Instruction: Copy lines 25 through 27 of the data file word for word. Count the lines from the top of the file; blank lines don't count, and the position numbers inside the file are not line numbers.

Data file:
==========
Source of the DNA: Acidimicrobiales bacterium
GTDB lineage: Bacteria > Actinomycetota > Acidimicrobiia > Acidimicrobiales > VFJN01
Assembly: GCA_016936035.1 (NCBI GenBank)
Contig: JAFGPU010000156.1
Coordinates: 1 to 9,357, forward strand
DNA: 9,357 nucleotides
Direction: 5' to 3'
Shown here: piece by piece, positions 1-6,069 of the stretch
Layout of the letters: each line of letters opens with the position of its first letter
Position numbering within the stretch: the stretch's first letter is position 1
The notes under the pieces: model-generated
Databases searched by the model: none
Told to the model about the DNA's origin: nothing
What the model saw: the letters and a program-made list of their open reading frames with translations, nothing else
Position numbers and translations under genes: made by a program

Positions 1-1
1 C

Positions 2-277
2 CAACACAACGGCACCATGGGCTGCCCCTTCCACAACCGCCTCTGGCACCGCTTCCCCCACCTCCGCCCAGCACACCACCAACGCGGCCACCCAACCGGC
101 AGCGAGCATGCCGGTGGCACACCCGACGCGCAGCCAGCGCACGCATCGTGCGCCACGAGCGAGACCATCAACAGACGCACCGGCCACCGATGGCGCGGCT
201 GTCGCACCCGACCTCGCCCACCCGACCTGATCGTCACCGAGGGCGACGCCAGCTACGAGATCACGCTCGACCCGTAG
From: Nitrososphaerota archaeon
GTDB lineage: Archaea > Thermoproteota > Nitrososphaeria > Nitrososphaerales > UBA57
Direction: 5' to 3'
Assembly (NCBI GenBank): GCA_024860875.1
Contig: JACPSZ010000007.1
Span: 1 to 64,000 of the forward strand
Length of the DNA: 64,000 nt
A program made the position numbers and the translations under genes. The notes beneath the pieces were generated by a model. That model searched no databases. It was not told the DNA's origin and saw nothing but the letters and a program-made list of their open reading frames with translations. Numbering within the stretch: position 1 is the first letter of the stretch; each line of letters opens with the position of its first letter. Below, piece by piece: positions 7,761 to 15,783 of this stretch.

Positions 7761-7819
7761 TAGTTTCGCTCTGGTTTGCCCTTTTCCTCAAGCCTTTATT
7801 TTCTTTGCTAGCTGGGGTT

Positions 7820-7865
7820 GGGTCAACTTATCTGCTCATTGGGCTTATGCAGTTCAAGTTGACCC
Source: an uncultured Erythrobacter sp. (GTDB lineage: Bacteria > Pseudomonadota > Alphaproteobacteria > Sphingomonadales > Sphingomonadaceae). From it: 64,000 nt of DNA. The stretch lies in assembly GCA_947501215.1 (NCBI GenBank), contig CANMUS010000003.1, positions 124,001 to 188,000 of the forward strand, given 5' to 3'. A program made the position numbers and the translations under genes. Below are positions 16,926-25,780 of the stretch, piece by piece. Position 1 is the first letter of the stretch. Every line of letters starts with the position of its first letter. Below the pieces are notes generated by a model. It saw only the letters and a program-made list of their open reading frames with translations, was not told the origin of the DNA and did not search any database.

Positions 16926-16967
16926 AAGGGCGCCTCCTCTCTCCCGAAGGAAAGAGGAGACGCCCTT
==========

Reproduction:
Assembly (NCBI GenBank): GCA_024860875.1
Contig: JACPSZ010000007.1
Span: 1 to 64,000 of the forward strand